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BAT-Reynolds deal:

lucky strike for tobacco industry?

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David Lerche

Senior Investment Analyst

In a deal set to create the world’s largest tobacco company by sales, British American Tobacco (BAT) earlier this month reached an agreement to buy full control of US tobacco giant Reynolds American for US$49.4 billion. Given the well-established health risks associated with smoking, the most exciting part of the transaction is the potential combination of the two groups’ next-generation products (NGPs), including e-cigarettes.

The transaction – in terms of which BAT will acquire the remaining 58% of Reynolds American that it doesn’t already own – will see Reynolds’ key brands Newport and Camel added to BAT’s Dunhill, Lucky Strike and Kent. The US is the world’s second largest tobacco market by profits, after China, and the largest market for NGPs, with 45% of global sales.

BAT’s rationale for the deal centres on improved scale for the combined entity. By taking full ownership of Reynolds – the second largest US tobacco company – BAT will be able to consolidate production into fewer factories, while also taking advantage of distribution and marketing synergies. In an environment of slow but sustained volume decline in developed markets, consolidation is key to the continual unit-cost reduction that is integral to BAT’s strategy.

BAT management sees at least US$400 million of potential annual synergies, which if capitalised at a price-to-earnings (P/E) ratio of 17 times, equates to value creation of US$6.8 billion, around R50 per share.

COLLABORATION ON VAPING PRODUCTS

The most exciting aspect of the BAT and Reynolds deal is the collaboration of development efforts with regard to NGPs such as electronic cigarettes. Many tobacco companies have been experimenting with alternative nicotine-delivery systems like vaping, which generally result in a 90% reduction in harmful chemicals relative to traditional cigarettes.

Currently, Philip Morris is the global leader in the NGP space. Although Reynolds has a superior NGP portfolio to BAT, by sharing intellectual property, management believes that the combined entity will gain market share more quickly to take the global lead in NGPs.

Irrespective of the tie-up with Reynolds, BAT plans to continue to buy interesting NGP start-ups as part of its strategy to lead this growth area. A quarter of vapour users are new to nicotine, which facilitates growth in an industry experiencing a secular decline in customer numbers.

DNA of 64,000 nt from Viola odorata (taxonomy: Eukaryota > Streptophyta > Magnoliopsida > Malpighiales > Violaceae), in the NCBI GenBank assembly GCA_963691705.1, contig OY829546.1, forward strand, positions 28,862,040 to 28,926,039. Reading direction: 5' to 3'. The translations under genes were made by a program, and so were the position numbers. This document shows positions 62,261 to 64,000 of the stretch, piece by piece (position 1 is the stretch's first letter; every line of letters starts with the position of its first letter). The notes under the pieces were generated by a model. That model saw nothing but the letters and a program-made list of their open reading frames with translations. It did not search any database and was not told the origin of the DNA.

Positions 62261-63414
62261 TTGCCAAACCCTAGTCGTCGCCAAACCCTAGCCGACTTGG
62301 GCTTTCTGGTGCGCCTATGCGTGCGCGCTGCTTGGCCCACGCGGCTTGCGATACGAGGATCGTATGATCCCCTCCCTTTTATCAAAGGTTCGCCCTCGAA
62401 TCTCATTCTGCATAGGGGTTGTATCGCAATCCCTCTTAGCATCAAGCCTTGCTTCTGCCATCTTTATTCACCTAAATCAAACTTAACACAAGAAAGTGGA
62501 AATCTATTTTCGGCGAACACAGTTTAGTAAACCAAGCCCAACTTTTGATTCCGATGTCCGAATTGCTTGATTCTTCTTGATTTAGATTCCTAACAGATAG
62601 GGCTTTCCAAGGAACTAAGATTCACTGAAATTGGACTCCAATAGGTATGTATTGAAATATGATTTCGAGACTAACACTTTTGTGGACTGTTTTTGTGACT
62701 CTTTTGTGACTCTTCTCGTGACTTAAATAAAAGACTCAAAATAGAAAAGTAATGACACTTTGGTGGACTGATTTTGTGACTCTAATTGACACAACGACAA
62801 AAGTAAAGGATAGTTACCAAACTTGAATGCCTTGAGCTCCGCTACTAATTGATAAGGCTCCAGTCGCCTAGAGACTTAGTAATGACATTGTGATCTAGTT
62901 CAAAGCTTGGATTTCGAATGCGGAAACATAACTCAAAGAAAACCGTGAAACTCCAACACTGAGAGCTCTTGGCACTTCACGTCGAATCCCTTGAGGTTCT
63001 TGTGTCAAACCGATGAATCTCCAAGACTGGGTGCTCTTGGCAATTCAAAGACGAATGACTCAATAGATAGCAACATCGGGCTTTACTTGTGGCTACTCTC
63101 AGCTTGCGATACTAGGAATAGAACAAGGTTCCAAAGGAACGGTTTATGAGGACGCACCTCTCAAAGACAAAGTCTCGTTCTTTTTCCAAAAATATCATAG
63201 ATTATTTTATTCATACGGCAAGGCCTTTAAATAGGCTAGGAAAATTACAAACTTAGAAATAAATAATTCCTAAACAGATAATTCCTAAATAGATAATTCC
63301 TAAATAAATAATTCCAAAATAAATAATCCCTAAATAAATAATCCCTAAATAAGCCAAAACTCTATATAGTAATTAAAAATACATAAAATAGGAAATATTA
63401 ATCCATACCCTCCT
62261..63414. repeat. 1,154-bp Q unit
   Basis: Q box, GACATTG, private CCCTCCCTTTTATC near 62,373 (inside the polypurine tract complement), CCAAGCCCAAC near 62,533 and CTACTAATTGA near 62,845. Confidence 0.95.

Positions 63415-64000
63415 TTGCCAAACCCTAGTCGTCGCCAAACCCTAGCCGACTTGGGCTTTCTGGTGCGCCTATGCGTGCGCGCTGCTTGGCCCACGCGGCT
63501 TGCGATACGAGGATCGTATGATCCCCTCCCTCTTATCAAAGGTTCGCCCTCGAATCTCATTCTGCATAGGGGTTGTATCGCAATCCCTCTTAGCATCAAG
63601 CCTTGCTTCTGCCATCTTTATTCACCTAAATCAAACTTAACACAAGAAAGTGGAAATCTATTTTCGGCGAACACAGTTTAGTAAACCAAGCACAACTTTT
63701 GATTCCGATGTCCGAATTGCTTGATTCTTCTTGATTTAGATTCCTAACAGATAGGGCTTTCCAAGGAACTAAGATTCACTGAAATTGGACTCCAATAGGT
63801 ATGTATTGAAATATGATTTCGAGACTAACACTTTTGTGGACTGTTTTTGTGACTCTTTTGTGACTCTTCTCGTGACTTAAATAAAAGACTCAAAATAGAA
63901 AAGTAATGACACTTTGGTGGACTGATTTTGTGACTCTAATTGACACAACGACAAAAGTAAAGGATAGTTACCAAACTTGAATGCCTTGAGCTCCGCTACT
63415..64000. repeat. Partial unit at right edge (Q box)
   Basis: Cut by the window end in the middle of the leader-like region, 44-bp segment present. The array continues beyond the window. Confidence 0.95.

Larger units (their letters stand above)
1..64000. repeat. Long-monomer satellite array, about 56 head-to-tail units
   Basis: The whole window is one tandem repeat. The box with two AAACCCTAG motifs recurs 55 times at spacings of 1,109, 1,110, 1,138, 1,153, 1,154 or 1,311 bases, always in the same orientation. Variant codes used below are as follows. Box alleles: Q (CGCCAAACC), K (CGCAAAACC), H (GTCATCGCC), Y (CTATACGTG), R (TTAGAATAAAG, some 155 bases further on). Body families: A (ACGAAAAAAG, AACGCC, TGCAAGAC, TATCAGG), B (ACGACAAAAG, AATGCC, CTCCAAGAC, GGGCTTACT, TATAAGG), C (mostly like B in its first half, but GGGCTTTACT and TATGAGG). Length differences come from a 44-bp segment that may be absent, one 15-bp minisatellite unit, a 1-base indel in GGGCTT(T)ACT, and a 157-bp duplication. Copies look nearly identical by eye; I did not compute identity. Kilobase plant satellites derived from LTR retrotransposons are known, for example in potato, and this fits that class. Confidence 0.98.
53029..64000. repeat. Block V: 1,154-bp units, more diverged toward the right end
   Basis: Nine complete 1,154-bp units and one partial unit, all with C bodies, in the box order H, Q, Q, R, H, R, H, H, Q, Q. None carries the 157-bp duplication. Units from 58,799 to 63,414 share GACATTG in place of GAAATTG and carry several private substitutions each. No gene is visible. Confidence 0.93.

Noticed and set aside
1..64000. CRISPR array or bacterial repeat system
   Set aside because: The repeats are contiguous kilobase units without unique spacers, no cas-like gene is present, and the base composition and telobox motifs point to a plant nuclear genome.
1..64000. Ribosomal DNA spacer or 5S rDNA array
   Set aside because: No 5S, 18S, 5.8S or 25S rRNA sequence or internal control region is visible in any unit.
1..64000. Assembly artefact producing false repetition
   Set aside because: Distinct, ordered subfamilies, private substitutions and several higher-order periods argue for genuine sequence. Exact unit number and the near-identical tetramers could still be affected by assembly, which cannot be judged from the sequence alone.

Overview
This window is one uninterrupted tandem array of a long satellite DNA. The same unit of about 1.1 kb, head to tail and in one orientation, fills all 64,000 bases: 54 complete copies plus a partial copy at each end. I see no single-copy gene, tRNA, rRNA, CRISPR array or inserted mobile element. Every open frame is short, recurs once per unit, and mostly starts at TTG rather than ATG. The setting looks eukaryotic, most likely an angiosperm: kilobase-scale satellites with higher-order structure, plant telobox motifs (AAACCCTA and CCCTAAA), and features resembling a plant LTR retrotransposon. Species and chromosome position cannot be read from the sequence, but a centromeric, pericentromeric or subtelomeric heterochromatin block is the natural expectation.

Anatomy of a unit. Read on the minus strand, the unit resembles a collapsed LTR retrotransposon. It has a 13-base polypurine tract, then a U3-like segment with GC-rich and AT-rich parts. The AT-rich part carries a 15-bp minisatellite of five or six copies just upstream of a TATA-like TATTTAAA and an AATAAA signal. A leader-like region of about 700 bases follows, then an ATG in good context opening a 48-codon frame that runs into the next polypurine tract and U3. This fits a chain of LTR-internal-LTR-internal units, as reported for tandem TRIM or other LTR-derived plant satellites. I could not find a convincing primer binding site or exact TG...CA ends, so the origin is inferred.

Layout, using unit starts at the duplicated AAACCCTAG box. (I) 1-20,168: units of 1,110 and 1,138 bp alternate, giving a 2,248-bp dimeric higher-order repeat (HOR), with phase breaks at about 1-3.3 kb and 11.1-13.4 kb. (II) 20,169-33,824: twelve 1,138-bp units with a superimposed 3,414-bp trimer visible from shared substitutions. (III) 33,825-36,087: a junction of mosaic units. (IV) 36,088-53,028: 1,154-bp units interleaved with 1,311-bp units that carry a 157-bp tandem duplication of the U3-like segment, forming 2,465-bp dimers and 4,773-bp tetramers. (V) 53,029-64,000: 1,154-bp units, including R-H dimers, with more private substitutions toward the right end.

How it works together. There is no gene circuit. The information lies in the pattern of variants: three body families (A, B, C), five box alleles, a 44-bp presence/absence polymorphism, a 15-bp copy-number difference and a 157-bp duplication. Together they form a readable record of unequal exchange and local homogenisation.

Given the inelastic nature of tobacco demand, BAT is able to achieve revenue growth through a combination of price hikes and mix improvements. In much the same way that alcohol companies have successfully pushed customers towards premium products, tobacco companies use flavours and improved packaging to upsell premium brands.

WINNING MARKET SHARE

As the tobacco market is consolidated among a few global giants, the focus continues to shift towards more oligopolistic behaviour: companies look to compete more on product quality and innovation than price, which is positive for profitability. Effectively, BAT plans to continue to grow its own volumes not through the recruitment of new smokers, but rather through winning market share.

BAT has closed four factories worldwide over the past 18 months, which is testament to the ongoing rationalisation of the production side of the business. In particular, the group is steadily moving factories to emerging markets, where labour is cheaper and where markets are growing faster.

Over the past five years, BAT has delivered a total return of 22% per year and outperformed the South African market by 8% per year, validating its position as a long-term core holding in our house view portfolio. The company fits our philosophy of investing in quality businesses, given its high and rising return on equity of 75% in 2015, and likely 90% for 2016. The stable nature of the business, coupled with world-class management and high barriers to entry, means the business should continue to perform through future cycles. BAT is highly cash-generative and accordingly pays out at least 65% of earnings as dividends.

While BAT’s valuation is no longer as obviously attractive from an absolute perspective as in the past, it remains attractive relative to both sector peers and the wider market. At a forward P/E ratio of 16.8 times, it trades at a 6% discount to global tobacco peers, with a P/E of 17.9 times. BAT’s 14% and 2% premiums to the FTSE 100 Index and the MSCI World Index respectively are six percentage points below historic levels, suggesting the stock still offers relative value.

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